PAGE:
Al Franken’s demanding to know the identity of every voter whose absentee ballot was rejected.
Fund reports - - -
… Intent on harvesting absentee ballots, the Franken campaign has presented affidavits from four voters who claim their ballots were improperly rejected. It hopes to find more, now that a
After initially saying rejected absentee ballots shouldn't be part of the recount, the secretary of state's office now says the information should be made public.
If the absentee names are made public, a mad scramble will ensue to contact those voters and get them to demand their ballots be counted. That's just what happened in the 2004 governor's race in
Judge Lum's ruling was criticized by many election lawyers because, in the 2002 Help America Vote Act, Congress stipulated that provisional ballot votes remain private -- a provision mirrored by Washington State's constitution.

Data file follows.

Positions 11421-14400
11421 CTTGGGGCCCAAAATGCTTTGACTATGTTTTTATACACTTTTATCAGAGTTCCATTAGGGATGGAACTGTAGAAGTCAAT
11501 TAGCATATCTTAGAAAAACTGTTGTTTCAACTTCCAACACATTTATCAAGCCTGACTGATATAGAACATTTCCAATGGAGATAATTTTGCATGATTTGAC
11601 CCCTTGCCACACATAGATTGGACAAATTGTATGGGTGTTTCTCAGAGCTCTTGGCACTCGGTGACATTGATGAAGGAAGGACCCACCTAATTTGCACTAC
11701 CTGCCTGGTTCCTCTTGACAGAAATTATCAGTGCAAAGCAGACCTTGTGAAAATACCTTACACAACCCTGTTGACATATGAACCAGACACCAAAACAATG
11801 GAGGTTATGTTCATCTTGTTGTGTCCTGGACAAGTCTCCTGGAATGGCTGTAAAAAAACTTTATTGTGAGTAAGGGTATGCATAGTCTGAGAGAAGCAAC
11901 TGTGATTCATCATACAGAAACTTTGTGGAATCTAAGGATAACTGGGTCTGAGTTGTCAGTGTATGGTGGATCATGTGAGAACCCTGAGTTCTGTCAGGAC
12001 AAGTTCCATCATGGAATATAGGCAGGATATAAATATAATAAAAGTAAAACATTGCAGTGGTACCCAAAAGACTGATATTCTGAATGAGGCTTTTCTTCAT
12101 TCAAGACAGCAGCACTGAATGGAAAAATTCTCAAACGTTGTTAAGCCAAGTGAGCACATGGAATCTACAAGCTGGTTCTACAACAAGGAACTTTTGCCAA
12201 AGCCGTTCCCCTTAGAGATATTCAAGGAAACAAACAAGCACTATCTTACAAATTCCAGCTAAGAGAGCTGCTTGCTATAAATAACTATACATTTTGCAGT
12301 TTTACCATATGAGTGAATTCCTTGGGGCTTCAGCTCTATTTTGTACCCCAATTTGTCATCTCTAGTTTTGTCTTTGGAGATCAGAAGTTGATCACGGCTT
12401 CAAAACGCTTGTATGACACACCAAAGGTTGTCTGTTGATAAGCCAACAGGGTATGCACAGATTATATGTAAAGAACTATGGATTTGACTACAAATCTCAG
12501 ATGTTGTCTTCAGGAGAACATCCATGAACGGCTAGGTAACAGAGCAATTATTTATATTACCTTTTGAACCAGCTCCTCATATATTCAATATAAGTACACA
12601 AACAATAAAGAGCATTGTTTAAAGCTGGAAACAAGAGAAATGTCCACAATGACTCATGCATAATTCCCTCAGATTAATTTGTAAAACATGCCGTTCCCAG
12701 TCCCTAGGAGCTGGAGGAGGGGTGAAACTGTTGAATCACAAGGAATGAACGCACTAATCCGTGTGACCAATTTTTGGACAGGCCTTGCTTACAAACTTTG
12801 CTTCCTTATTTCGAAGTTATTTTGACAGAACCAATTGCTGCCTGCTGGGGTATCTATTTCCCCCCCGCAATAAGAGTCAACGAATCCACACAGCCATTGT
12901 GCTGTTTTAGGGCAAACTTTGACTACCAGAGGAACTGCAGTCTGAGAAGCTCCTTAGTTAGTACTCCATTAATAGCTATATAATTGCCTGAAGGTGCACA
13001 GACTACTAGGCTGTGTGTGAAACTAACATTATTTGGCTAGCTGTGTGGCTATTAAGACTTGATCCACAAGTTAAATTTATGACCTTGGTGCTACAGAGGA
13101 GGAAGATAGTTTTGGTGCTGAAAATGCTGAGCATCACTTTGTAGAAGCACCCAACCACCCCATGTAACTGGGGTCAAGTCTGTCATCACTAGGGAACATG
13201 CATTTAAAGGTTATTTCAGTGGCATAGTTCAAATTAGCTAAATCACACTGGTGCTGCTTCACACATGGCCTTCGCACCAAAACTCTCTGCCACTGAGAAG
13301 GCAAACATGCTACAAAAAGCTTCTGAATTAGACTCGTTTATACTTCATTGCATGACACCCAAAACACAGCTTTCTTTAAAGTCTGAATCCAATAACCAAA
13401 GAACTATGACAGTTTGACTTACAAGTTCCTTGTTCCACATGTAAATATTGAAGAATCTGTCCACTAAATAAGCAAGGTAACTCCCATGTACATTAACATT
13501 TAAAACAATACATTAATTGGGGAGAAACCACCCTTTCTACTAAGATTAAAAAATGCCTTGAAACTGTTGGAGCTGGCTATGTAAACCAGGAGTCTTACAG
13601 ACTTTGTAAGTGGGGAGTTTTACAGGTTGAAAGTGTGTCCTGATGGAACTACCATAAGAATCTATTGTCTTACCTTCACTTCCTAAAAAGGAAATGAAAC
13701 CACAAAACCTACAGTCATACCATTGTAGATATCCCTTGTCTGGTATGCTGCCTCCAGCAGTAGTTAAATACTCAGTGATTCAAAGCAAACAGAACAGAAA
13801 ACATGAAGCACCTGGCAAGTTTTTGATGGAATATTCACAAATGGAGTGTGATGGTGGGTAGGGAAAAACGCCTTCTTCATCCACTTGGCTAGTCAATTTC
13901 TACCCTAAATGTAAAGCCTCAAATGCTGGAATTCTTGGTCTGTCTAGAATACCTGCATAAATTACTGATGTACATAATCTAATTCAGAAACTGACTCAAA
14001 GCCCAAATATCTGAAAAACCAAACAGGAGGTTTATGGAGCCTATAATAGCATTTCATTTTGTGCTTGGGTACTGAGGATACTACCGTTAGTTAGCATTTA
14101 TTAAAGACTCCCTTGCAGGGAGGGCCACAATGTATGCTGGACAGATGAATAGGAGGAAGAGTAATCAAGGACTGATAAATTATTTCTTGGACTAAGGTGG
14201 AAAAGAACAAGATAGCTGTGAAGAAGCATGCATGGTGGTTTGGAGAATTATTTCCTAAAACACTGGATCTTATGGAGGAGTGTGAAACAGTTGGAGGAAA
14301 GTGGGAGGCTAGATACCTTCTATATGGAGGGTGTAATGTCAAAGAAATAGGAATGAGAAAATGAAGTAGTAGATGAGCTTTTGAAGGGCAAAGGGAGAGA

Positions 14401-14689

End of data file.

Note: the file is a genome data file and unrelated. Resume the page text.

But Judge Lum ruled such arguments weren't as important as the need to make sure every vote counted -- an echo of the arguments Democrats made during
His ruling set off a partisan hunt for votes. Ryan Bianchi, communications assistant for Ms. Gregoire, told the Seattle Times that Democratic volunteers asked voters if they had cast ballots for Ms. Gregoire. "If they say no, we just tell them to have a nice day," he said. Only if they said yes did Democrats ask if they wanted to make their ballots valid.
Margot Swanson, a voter in
Republicans played catch-up by belatedly using their own phone banks to call voters. But Democrats turned in some 600 written oaths from people declaring how they had intended to vote, and Republicans about 200. Those ballots were all counted, and made the difference in the race. . . .
There’s more before Fund closes with - - -
If the strategy of adding previously rejected ballots to the Minnesota Senate recount is successful, a final outcome could be months away. In 1975, the U.S. Senate refused to accept
The seat was vacant for seven months, with the Senate debate spanning 100 hours and six unsuccessful attempts to break a filibuster and vote on who should be seated. The impasse ended only when a special election was agreed to, which was won by Democrat John Durkin.
Given how critical
Fund’s entire column’s here.